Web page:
• The self-employment tax rate on net income up to $147,000 is 15.3%. That breaks down to 12.4% Social Security tax and 2.9% Medicare tax. As your income increases past this amount, the 2.9% Medicare tax continues but the Social Security portion stops.
  • High earners — generally, individuals with earned income of $200,000 and above or married couples with incomes of $250,000 or more — are subject to an additional Medicare tax of 0.9%.

To estimate your taxable income as a business owner:

  • Take your expected annual gross income — the total revenue you received — and deduct expenses and any deductions you're eligible for. For example, if your annual revenue came to $100,000 and you had business deductions that total $30,000, your taxable income amounts to $70,000.
    • $100,000 - $30,000 = $70,000 taxable income
  • The IRS provides a full listing and reference guide for small business owners. IRS Form 1040-ES is a worksheet that takes you through that calculation and helps you determine your taxable income and payments.
  • Once you have an estimate for the taxes you'll owe for the year, divide that number by four and submit your quarterly payments by their due dates.

If you have significant changes in income or expenses during the year, that may impact the quarterly taxes you need to pay. For example:

  • If your company loses a big customer and your income drops as a result, you can adjust your quarterly payments accordingly.
  • If you land a major contract that increases your income, revisit the worksheet to ensure you're paying the appropriate amounts.

What is the qualified business income deduction?

You may have a chance to reduce your self-employment income further by claiming the qualified business income (QBI) deduction. This allows you to reduce your pass-through income from self-employment or owning a small business by up to 20% on your tax return.

You can reduce the net amount of qualified items of income, gains, deductions, and losses tied to your trade or business. This means items like capital gains and losses, dividends, interest income, and other nonbusiness gains and losses don't figure into this calculation.

In general, to claim the QBI deduction, your taxable income must fall below $170,050 for single filers or $340,100 for joint filers in 2022. Tax year 2021 has limits of $164,900 and $329,800, respectively.

You first determine your self-employment or business income and report your adjusted gross income on Form 1040. From there, you can calculate this pass-through deduction.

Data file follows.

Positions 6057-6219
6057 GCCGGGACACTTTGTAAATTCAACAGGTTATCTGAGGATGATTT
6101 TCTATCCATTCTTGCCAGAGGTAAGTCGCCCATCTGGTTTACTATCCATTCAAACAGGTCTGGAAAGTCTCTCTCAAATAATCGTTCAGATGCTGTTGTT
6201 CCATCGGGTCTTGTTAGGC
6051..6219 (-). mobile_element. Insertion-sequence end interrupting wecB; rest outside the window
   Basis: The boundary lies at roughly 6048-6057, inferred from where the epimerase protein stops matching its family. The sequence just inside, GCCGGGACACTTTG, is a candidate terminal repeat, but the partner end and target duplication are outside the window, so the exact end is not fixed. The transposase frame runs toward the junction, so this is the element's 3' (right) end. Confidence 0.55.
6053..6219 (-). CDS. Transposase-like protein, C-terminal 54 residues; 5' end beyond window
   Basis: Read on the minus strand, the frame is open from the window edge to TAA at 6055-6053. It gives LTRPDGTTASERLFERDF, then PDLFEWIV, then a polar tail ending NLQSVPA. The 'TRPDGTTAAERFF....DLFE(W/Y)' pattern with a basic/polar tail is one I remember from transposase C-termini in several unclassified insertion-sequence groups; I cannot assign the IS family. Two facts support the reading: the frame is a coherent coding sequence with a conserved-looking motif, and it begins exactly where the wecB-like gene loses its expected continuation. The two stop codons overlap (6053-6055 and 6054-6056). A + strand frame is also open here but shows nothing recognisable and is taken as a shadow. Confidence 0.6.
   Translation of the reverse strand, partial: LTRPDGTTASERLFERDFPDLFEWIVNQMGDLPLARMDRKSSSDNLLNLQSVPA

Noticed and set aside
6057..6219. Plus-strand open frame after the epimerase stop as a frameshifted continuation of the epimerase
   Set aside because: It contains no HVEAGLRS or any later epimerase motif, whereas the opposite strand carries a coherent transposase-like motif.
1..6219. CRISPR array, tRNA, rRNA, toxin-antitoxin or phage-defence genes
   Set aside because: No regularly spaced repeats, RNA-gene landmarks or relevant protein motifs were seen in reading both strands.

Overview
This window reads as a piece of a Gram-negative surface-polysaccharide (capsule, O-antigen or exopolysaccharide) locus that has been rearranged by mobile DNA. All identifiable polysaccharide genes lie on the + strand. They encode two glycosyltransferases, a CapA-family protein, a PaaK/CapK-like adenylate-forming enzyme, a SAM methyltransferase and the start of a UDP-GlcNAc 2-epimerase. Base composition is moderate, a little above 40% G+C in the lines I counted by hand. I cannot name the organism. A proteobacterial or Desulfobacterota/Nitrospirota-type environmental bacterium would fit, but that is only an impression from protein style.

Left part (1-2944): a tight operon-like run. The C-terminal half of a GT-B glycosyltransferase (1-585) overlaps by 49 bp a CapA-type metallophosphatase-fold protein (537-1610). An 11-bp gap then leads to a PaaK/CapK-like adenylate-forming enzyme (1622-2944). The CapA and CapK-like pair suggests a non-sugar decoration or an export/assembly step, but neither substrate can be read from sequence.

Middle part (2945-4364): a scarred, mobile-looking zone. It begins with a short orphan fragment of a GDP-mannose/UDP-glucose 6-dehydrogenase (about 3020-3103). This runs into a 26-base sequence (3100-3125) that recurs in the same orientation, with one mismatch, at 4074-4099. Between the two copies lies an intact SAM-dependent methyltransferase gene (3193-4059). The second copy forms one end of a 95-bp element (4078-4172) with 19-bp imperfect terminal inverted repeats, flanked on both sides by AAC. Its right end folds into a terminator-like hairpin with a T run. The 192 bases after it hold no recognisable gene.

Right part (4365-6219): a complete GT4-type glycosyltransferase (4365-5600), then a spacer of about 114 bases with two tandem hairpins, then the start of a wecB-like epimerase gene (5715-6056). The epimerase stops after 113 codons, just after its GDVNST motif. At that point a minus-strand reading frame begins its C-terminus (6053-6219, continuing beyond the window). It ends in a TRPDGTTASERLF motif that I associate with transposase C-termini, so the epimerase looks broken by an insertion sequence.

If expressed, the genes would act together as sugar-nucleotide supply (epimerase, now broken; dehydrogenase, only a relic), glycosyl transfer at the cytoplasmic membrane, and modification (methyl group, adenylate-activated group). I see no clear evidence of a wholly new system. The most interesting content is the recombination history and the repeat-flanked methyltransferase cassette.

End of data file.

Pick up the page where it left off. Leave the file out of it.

When are quarterly taxes due for 2022 and 2023?

To avoid an Underpayment of Estimated Tax penalty, be sure to make your payments on time for tax year 2022:

1st Quarterly Estimated Tax Payment  April 18, 2022
2nd Quarterly Estimated Tax Payment  June 15, 2022
3rd Quarterly Estimated Tax Payment  September 15, 2022
4th Quarterly Estimated Tax Payment January 17, 2023 (or you can file your tax return by February 1, 2023, with your full remaining payment and not submit this quarterly payment)

For tax year 2023, the following payment dates apply for avoiding penalties:

1st Quarterly Estimated Tax Payment  April 18, 2023
2nd Quarterly Estimated Tax Payment  June 15, 2023
3rd Quarterly Estimated Tax Payment  September 15, 2023
4th Quarterly Estimated Tax Payment  January 15, 2024

How to pay quarterly taxes

Once you've calculated your quarterly payments,

  • You can submit them online through the Electronic Federal Tax Payment System.
  • You can also pay using paper forms supplied by the IRS.
  • When you file your annual tax return, you'll pay the balance of taxes that weren't covered by your quarterly payments.

You have other options as well when you show an overpayment of tax after completing Form 1040 or 1040-SR. You can apply all or part of your overpayment to go toward your estimated tax for the current tax year rather than be refunded.

Consider this amount when estimating your tax payments for the current tax year. You can treat the overpayment credited toward your estimated taxes as a payment made on the April deadline for the first quarter of the current tax year.

You can use your new total annual income to estimate your quarterly payments for the next tax year. You can also use software like QuickBooks Self-Employed to track your income, expenses, and deductions throughout the year, which will help with estimating your quarterly payments.